New study launched to examine the mental health of footballers

February 27, 2018 , University of Liverpool

The University of Liverpool has launched a new study to explore and assess the mental health and well-being of academy and professional football players.

The subject of in football is an area that has had increasing media interest over the last few years. According to the 2015 Fifpro study professional footballers suffer more from symptoms of depression and anxiety than the general public.

Researchers, Andrew Bethell, Dr. Ross White and Dr. James Reilly working with former professional footballer Lee Richardson, have launched the study which aims to assess the mental health and well-being in current and former academy and professional footballers (both male and female players).

Satisfaction and mental health

As part of the study the researchers will be liaising with players, clubs and relevant stakeholders asking them to complete an online questionnaire. Players will be asked to answer questions about their football career, life satisfaction and mental health. The questionnaire will take approximately 15-20 minutes to complete.

Participants will then have the option to consent to be contacted for follow up studies in the future, which will allow the researchers to monitor how they respond to transitions during their career (i.e. retirement, deselection, transfer, injury, etc.). This will help to highlight 'trigger' points that could affect a player throughout their lives.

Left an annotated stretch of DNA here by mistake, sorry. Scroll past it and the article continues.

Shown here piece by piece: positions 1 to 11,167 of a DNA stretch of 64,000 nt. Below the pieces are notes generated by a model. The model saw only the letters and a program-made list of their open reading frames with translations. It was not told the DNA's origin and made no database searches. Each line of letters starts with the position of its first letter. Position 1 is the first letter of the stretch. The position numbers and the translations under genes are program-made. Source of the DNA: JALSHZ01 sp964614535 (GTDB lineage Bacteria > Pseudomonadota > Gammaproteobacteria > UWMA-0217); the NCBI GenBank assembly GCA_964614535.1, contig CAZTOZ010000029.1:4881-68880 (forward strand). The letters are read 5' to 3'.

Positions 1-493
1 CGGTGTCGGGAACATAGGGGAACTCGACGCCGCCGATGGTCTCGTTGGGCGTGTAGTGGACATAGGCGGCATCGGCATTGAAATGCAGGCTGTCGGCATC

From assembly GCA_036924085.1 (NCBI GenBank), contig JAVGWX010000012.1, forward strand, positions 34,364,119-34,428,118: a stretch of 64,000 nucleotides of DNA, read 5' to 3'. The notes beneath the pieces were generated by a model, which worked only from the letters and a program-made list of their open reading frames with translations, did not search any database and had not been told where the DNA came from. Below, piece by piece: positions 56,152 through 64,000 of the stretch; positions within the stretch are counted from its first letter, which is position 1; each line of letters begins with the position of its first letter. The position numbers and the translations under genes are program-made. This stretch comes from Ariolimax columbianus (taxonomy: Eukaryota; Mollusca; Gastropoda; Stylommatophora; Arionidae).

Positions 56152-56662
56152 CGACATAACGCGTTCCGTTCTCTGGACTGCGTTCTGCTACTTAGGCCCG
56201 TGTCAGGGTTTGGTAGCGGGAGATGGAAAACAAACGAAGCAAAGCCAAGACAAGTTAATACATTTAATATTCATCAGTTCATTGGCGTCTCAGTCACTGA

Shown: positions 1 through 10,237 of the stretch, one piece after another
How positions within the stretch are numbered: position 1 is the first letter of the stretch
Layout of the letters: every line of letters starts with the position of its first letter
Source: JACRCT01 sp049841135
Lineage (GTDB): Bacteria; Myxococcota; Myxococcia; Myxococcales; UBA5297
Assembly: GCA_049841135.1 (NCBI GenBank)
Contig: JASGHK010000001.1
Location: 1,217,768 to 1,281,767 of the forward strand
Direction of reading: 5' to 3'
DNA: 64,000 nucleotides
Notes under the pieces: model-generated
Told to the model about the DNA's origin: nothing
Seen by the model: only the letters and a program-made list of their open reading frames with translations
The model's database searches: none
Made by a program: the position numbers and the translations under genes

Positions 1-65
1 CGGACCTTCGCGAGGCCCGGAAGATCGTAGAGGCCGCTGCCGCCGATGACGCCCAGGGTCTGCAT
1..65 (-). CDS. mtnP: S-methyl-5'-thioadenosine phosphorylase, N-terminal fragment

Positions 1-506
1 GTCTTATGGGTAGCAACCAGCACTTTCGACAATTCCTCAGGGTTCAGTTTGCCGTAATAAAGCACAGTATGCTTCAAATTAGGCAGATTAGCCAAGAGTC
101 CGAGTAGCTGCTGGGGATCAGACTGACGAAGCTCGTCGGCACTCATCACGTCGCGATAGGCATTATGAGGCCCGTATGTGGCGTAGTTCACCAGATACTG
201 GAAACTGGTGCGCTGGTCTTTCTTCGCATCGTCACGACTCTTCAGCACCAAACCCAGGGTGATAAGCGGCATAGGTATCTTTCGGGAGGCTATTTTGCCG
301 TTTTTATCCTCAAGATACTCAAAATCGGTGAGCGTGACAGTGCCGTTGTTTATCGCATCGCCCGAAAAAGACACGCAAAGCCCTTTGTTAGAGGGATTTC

'Timely and important' research

Lead researcher, Andrew Bethell, said: "Our study aims to fully understand the scope of mental health challenges faced by individuals across the sport. We will be working closely with current and former players, as well as coaches, managers and other key stakeholders within the football industry.

"It is hoped that findings from the study will help us better understand factors influencing the mental health and well-being of footballers, and ensure that the forms of support offered to players are tailored to their needs."

Lee Richardson, said: "Adverse mental health is something which affects a significant percentage of the population for many different reasons and is not immune from that. This is a timely and important area of research that I am proud to be involved with."

More information: Further details about the study can be found at www.onthehead.org

Provided by University of Liverpool